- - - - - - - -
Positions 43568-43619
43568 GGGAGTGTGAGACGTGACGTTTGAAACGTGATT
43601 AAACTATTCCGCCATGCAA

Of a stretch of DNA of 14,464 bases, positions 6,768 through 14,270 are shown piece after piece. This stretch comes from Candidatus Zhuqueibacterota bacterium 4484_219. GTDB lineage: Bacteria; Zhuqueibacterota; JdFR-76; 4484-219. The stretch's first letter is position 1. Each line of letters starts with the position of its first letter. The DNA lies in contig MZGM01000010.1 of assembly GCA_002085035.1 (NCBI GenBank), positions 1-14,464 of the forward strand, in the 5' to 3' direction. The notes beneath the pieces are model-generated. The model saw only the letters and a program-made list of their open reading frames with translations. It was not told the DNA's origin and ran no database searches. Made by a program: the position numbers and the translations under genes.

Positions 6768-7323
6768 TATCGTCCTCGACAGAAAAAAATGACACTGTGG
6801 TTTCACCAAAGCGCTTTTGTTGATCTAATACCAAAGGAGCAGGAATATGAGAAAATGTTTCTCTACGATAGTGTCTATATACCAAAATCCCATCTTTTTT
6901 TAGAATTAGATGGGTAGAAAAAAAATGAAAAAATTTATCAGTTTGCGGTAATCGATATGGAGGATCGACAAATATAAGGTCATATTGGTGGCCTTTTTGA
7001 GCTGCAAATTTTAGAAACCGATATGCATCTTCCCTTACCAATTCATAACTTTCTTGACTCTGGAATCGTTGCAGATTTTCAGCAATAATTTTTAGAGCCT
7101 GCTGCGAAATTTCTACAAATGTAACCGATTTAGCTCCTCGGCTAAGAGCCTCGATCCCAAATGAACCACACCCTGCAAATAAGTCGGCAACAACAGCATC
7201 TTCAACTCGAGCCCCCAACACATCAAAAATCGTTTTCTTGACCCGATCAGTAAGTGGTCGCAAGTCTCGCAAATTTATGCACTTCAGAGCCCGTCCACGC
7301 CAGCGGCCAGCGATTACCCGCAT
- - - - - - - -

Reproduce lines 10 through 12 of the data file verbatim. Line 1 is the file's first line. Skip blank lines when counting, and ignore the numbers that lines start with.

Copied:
7101 GCTGCGAAATTTCTACAAATGTAACCGATTTAGCTCCTCGGCTAAGAGCCTCGATCCCAAATGAACCACACCCTGCAAATAAGTCGGCAACAACAGCATC
7201 TTCAACTCGAGCCCCCAACACATCAAAAATCGTTTTCTTGACCCGATCAGTAAGTGGTCGCAAGTCTCGCAAATTTATGCACTTCAGAGCCCGTCCACGC
7301 CAGCGGCCAGCGATTACCCGCAT